The following is a copy of an article I recently wrote for BC Physio Magazine:
After fourteen years of literally poking and prodding other people’s bodies all day, I have learned a few things about pain, anatomy and human nature. I have done more than my share of market research in the hurting yourself category and have managed to work with or train under some of the world gurus in the pain and rehab space. My name is Brent Stevenson. I am the co-owner of Envision Physiotherapy in Vancouver and the author of the new book Why Things Hurt: Life Lessons from and Injury Prone Physical Therapist. It is a collection of stories and lessons, written in a humorous, conversational tone, that I have found to be the most meaningful and helpful for my clients as they navigate their journeys down the path of resistant pain problems.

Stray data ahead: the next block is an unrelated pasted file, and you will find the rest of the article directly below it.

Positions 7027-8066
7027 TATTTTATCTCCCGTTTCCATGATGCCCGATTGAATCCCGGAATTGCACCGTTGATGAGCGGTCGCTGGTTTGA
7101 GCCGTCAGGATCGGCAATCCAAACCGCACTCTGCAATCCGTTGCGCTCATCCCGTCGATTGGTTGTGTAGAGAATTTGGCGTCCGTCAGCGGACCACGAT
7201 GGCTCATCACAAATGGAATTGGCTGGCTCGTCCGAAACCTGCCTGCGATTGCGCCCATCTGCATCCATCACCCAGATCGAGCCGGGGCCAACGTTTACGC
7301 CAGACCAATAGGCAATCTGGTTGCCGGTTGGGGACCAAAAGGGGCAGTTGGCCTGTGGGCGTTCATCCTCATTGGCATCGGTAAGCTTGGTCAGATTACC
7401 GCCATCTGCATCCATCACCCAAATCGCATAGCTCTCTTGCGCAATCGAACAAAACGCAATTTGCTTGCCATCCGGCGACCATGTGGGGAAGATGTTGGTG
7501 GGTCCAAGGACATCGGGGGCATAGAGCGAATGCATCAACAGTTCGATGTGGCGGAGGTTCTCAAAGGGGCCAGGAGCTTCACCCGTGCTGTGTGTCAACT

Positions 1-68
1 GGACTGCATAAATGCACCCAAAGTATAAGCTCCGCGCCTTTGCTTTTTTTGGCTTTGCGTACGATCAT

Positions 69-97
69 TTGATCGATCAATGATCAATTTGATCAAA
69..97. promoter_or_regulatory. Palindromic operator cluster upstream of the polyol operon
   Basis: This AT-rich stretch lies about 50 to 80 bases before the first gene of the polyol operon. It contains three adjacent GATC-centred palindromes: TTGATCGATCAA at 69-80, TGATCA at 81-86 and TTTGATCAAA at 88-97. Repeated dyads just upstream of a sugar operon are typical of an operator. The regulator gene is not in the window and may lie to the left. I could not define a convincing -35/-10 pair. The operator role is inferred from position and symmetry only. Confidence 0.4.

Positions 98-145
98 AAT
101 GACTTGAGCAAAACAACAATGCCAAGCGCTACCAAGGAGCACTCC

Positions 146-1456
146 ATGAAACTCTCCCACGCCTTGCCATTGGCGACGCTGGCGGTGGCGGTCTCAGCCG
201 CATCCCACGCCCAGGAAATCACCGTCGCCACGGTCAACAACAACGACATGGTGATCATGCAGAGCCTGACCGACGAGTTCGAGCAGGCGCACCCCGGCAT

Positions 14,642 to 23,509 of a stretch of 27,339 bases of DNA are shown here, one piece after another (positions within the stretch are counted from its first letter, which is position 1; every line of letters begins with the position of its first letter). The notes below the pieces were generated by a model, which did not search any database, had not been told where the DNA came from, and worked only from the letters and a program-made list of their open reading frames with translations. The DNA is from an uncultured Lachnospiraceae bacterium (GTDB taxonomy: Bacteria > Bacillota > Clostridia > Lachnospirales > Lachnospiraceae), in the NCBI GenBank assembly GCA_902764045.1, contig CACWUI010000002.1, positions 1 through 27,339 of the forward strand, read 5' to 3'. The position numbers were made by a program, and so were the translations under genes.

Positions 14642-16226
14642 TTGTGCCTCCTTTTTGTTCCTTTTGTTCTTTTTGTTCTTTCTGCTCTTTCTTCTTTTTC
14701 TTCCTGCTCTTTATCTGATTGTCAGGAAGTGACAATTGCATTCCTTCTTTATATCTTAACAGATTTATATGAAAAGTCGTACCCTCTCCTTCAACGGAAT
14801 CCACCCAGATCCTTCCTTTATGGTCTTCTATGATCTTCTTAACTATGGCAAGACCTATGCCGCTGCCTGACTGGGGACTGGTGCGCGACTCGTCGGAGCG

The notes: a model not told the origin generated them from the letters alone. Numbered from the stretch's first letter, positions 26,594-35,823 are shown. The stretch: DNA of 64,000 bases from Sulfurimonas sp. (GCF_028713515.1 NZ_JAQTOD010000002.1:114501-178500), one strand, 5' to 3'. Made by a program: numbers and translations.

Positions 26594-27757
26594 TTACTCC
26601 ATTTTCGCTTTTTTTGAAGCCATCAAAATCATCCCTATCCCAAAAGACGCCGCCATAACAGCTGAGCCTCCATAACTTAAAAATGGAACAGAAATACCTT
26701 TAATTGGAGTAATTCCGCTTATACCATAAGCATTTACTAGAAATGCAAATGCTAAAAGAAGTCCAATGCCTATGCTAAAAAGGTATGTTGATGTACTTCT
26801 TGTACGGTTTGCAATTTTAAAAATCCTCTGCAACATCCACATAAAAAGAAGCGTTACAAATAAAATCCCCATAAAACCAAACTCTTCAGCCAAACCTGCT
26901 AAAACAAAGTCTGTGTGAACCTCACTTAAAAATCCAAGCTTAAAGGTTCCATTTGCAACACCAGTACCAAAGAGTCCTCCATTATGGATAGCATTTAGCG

I refer to pain as a 3-dimensional moving puzzle due to the entanglement of physical and emotional factors that contribute to the end perception of a person’s pain. When I started my training as a physiotherapist I learned about anatomy and the different systems of the body, like the boney framework of the skeleton and all the muscles that attach to it. I learned about the nervous system and the basic electrical wiring of the body followed by a superficial look at some of the organs that the skeleton was protecting. I was then released into the healthcare world to try and help people with my new found knowledge, but quickly realized how superficial my understanding of the body and my ability to help people really was. I knew about most of the pieces but didn’t really grasp how most of them integrated together as layers of systems within the body. I helped people, but not the way I am able to today. Read More